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home : opinion : columns April 28, 2016

11/4/2012 6:00:00 AM
Guest Column: Propositions are wolves pawing at your wallets
Bill Walker
Kingman Resident

There are two important propositions on the Arizona Ballot: Proposition 117 and Proposition 204. They are wolves in sheep's clothing.

On Proposition 117 dealing with property taxes, you need to do the math. With the so-called 5 percent cap increase yearly, a current tax bite of $500 on a given property in 10 years will increase by 55 percent to $776, and 15 years from now your taxes would more than double.

The Arizona proposition is not California's Proposition 13 initiated several years ago. Proposition 117 does not include or limit various taxing districts throughout the state of Arizona, such as library, TV, fire or flood control districts, not to mention educational institutions.

Several individuals and groups of people tried in Arizona to limit the percentage of tax increases but have been met with severe opposition at every level of government. Every governmental agency always wants more. I encourage you to vote no on Proposition 117.

Proposition 204 is also a wolf wanting a permanent topping of ice cream on his daily food supply.

The wolf is a 1 percent permanent increase in the sales tax for the state of Arizona, previously approved by voters in 2010 as a temporary measure, and promised to end in June 2013.

No, no, no, not now, says the wolf. I like my daily topping of ice cream. Just look how healthy I have become! Now the time has come when the same group of politicians and tax-supported entities throughout the state of Arizona don't want to give up the 1 percent sales tax.

If you vote no on Proposition 204, just look at all the bad things that will happen to Arizona, says the wolf. Teachers will quit teaching and go to flipping burgers, your child won't become educated, roads and bridges will fall apart, the sick will soon die, and the list goes on and on.

If you vote yes on Proposition 204, I assure you it will only be a matter of time and the sales tax issue will again be on the ballot for another increase.

Again, I ask that you vote no on Proposition 204.

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Reader Comments

Posted: Sunday, November 11, 2012
Article comment by: Lynne Weaver

We are working to get Prop 13 Arizona on the 2014 ballot. Prop 13 Arizona is true property tax reform by limiting valuation increases to no more than 2% per year and capping the total tax rate at 0.5% for all residential and 1% for all other real property. It copies the successful CA Prop 13 formula but closes the loopholes by banning parcel taxes, overrides and exceptions to the tax caps.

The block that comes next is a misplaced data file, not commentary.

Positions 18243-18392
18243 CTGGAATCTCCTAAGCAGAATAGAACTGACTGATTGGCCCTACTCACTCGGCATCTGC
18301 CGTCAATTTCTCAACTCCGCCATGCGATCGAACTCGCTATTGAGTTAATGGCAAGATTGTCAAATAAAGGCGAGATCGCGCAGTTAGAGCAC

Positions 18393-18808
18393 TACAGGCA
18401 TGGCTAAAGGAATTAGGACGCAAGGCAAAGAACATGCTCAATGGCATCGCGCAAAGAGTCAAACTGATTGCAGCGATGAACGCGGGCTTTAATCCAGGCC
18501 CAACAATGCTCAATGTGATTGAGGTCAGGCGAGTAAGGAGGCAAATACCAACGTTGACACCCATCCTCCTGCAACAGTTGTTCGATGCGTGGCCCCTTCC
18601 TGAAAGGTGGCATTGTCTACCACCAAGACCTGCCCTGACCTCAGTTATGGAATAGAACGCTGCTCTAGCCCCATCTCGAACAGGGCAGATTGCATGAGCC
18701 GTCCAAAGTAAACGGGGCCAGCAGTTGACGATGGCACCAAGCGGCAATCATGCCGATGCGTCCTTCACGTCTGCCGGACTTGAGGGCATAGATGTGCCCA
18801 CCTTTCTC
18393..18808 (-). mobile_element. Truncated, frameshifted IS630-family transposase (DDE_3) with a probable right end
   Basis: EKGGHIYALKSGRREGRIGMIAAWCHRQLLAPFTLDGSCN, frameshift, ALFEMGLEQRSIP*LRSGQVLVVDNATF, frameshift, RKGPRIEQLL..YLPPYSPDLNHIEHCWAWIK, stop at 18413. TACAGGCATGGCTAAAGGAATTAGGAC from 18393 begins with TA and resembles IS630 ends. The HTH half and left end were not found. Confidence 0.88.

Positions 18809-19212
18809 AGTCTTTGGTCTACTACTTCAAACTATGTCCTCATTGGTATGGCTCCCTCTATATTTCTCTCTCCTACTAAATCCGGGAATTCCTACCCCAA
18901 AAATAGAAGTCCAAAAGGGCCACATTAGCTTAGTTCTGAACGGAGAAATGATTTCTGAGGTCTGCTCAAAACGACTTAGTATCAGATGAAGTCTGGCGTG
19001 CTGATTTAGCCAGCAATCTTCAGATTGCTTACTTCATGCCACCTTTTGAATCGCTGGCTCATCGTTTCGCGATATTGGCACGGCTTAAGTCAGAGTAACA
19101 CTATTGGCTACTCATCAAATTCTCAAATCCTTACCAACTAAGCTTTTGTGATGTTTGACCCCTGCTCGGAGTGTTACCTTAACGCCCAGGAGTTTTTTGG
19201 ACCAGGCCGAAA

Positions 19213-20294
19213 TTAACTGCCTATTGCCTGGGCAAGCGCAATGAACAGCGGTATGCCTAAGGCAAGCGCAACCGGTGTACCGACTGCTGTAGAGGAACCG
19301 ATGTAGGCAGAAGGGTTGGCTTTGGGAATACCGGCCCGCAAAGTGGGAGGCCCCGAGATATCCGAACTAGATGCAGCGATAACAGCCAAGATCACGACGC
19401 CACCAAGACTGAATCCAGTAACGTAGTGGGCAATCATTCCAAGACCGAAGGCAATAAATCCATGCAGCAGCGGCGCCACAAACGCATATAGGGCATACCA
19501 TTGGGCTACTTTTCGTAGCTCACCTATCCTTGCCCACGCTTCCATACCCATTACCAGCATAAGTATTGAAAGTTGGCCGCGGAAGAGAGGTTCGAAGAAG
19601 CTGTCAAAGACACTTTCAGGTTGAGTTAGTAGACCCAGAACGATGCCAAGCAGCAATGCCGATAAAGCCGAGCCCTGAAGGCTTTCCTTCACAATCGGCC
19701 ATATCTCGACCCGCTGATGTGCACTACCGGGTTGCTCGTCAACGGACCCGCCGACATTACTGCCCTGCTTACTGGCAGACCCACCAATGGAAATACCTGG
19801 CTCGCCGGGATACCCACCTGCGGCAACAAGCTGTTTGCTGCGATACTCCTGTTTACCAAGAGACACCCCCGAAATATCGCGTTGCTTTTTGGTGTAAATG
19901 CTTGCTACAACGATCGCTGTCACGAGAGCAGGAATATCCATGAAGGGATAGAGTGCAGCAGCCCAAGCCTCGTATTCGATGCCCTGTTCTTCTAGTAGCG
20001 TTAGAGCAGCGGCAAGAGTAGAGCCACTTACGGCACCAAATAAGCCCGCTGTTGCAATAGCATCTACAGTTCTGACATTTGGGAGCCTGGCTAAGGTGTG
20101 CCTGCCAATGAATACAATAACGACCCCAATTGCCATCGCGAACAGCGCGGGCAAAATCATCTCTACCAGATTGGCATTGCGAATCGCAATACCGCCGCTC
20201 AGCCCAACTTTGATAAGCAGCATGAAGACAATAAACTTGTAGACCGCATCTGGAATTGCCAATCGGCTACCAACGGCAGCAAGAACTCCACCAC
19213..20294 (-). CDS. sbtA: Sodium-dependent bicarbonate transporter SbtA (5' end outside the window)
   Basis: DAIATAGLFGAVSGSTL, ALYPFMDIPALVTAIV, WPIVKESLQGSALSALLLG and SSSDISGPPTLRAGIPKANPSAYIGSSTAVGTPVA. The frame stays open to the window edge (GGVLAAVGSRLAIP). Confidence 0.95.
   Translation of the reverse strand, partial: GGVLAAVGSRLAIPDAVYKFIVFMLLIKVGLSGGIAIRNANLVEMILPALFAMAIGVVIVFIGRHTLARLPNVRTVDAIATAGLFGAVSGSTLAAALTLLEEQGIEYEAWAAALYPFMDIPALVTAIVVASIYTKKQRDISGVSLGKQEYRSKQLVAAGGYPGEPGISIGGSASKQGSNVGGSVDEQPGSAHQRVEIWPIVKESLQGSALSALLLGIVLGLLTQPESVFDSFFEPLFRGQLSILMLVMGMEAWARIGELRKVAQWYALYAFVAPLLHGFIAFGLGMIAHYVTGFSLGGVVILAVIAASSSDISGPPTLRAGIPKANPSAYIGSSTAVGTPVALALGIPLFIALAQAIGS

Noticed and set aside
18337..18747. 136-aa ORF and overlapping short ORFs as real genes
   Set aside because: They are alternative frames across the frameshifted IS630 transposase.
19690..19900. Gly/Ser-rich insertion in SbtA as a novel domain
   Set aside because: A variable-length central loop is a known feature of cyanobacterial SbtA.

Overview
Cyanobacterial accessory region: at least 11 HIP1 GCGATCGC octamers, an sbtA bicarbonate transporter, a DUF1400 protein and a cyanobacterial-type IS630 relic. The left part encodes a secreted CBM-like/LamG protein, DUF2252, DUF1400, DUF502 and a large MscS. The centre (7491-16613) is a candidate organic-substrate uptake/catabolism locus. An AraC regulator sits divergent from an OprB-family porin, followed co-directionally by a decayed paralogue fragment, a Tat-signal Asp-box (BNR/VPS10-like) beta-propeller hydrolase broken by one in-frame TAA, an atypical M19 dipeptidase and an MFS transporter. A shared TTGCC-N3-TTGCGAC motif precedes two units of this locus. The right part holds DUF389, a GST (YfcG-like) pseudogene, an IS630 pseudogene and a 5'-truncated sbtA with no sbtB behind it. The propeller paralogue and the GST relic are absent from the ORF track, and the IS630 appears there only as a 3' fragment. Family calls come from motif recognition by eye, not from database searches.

Prop 117's passage with 57% of the vote shows us that Arizona voters want property tax limits. After all the Yes on 117 group put up signs that falsely said "Lower Property Taxes" and people voted for it. Imagine how many would vote for an initiative that REALLY DOES limit property taxes.

Prop 13 Arizona in 2014!

Posted: Monday, November 5, 2012
Article comment by: Been Taxed .....

•PROP. 117 IS AN UNFAIR TAX SHIFT FROM LARGE PROPERTY OWNERS TO MIDDLE-CLASS HOMEOWNERS: Prop. 117 opens up a big loophole: It only caps appraisal values. That means governments can still increase the tax rates to make up the lost revenue, but it changes who PAYS. Disguised as reform, this is a massive TAX SHIFT away from higher appreciating property owned by wealthy developers onto homeowners in medium and low-income neighborhoods.

Posted: Monday, November 5, 2012
Article comment by: Anson's Nephew

"The Realtors support this, the Chambers support this ..."

That's more than enough reason to Vote NO!

Posted: Sunday, November 4, 2012
Article comment by: The Fox Hound

The only thing I want to remind people of is that this is a tourist state. An awful lot of the tax dollars spent here are from people that don't live here. It seems to me that that is reason enough for us to approve this tax increase. The govt gets the tax money and it doesn't all come from the tax payers with in the state.

Posted: Sunday, November 4, 2012
Article comment by: Ron Nicholson Assessor

For 31 years Arizona has had two taxable property values. The Full Cash Value, which all Secondary tax calculations are based upon such as ‘Fire, Library, TV, Flood Control districts, and some educational institutions has no valuation cap and can increase by any amount up to market value. On the other hand, Limited Property Value, which all Primary tax calculations are based upon such as County, Cities and MCC are by the current constitution mandated to increase 10% or more every year till they equal the Full Cash Market Value. This amendment to the Constitution will immediately decrease in 2015 the Primary taxable values by 3% or more Reduce the Limited Property Value increases from 10% or more by over half to 5% And for the first time place a limit of 5% increases on Secondary taxable value. A NO vote for prop 117 is a vote for higher taxable values on all real property applying to all taxing jurisdictions. A YES vote for Prop 117 is a vote for lower taxable values on all real property applying to all taxing jurisdictions. The Realtors support this, the Chambers support this and all those who support limiting taxable value increases support this.

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